Massacre in Hebron mosque pushes Israel's Bedouins into violence

March 01, 1994|By Dan Fesperman | Dan Fesperman,Sun Staff Correspondent

RAHAT, Israel -- When the Israelis rounded up nomadic desert Bedouins and moved them into towns in the early 1950s, they submitted without a fight. Even when their Arab brethren in the occupied territories took to the streets in the six-year uprising of the intifada, Israel's Bedouins watched impassively from their towns.

But when a Jewish settler machine-gunned a mosque full of praying Arabs on Friday in the West Bank town of Hebron, Bedouin resentment awakened.

Not only have young men in a cluster of Bedouin towns thrown stones, overturned cars and set tires aflame for the past two days, they have also joined the casualty list of dissenters. A 22-year-old Bedouin was shot to death by police here Sunday as he set fire to a tire.

This surprising new source of unrest at the north end of the Negev desert is a telling indicator of the breadth of Arab pain and anger over the Hebron massacre -- and of how difficult it may be to repair the damage.

"This is the first time something like this has happened here," says Suleyman Greinawi, a community leader in this town of about 25,000. "During the intifada we really didn't get in contact with the Palestinians. They were fighting for their land, and we are Israeli Arabs. But this shocked everybody. This barbarous act affected anybody who has religious faith. These people were praying in the house of God."

Not that Israeli Bedouins didn't already have plenty to be upset about.

They once roamed the southern reaches of what is now Israel much as they pleased, grazing their goats and sheep and setting their tents in small tribal encampments. The only things that could move them were the seasons and the promise of finding rain.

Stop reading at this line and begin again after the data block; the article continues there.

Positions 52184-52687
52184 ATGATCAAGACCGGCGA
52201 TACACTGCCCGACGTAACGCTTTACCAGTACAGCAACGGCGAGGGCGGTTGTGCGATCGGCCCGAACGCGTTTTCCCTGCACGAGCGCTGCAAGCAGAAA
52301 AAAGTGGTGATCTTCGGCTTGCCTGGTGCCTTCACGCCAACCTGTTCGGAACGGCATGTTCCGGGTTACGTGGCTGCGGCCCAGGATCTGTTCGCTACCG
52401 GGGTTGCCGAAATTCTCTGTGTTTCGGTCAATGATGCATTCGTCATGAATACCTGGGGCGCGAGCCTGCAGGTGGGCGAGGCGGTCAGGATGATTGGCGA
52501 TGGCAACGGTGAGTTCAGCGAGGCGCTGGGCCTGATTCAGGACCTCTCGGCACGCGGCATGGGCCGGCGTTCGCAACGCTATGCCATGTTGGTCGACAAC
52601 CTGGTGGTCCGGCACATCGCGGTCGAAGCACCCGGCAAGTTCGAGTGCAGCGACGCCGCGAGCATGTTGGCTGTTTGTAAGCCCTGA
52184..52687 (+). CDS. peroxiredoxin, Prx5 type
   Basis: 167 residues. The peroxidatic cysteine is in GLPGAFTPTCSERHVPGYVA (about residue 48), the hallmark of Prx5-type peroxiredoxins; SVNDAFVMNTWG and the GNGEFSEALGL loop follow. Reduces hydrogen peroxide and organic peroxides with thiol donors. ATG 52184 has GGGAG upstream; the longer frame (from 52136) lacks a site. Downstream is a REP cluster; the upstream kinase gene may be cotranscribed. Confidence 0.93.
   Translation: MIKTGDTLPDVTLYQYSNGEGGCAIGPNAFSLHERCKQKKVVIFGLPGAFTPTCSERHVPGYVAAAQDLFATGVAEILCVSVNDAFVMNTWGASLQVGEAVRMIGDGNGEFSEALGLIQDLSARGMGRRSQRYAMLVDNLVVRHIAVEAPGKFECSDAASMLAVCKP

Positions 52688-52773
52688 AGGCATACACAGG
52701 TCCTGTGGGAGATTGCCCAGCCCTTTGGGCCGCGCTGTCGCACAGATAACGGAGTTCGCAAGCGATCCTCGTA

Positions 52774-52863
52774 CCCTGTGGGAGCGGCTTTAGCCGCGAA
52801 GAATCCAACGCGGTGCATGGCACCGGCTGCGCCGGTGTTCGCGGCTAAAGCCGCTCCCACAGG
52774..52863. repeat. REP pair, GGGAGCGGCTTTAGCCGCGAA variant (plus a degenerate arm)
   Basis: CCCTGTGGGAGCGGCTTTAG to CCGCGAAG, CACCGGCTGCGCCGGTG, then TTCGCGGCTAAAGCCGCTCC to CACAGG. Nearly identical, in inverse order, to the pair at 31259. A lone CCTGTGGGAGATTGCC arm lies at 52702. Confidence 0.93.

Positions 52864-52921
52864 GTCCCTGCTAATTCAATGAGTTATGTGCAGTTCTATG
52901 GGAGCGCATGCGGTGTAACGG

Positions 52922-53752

"I still remember the good old days," says Abu-siam Greinawi, 70. "There were not so many buildings then. We had camels and horses then, no cars."

When the Israeli government claimed their wandering grounds for state land, the Bedouins were rounded up and moved together. They had to pay for grazing permits for the land they once considered their own. And just because they got new, more substantial homes in their new towns didn't mean that they got much in the way of government services.

Clinton Bailey, a Tel Aviv University authority on Bedouin culture, cites the infamous Green Patrol that confiscated Bedouin land and livestock over the years in what he characterizes as "years of shabby treatment."

The result is that now the reality of the Bedouin lifestyle in Israel is a long way from the lingering romantic image.

"There is nothing here for us," says Hadra Sanna. "There is no work. There is only a place to come and sleep."

But for all this, they've been easily pacified over the years.

Despite his nostalgia for the "good old days," Abu-siam Greinawi remains philosophical about his fortunes. "Our land and the Palestinians' land are both occupied, but it is a different kind of occupation. We find ourselves better off than them. We were harassed for about 10 years, but we started to work, and then life became normal for us. As long as there is water and food, it is OK for us."

This sort of attitude is why "they would settle for little, and the truth is, they have a remarkable desire to be considered Israelis," Mr. Bailey said.

There have been recent signs the Bedouins are approaching the limits of their tolerance, such as a five-month protest outside the prime minister's office -- that ended in January -- by a Bedouin who had been expelled from the Negev.

Last month, the Israeli Knesset sought to address some of this discontent by appointing a committee of inquiry on Bedouin issues.

Yet even when Friday's massacre touched a nerve, Bedouin residents here say unrest would have been avoided if they'd been allowed to hold protest marches without police interference.

"The police all came from the Gaza Strip, where they are used to fighting with live bullets," says Saleb Talaqa, a teacher. "The police and the people here always had respect for each other. It was these border police who didn't know what to do, how to react."

Yesterday, as 2,000 local residents gathered for a one-mile funeral procession down the main highway running by the town, police tried a different tactic. They waited a few miles away, with 40 vehicles and a helicopter standing by. The procession came and went without incident. The policemen spent the afternoon playing soccer.

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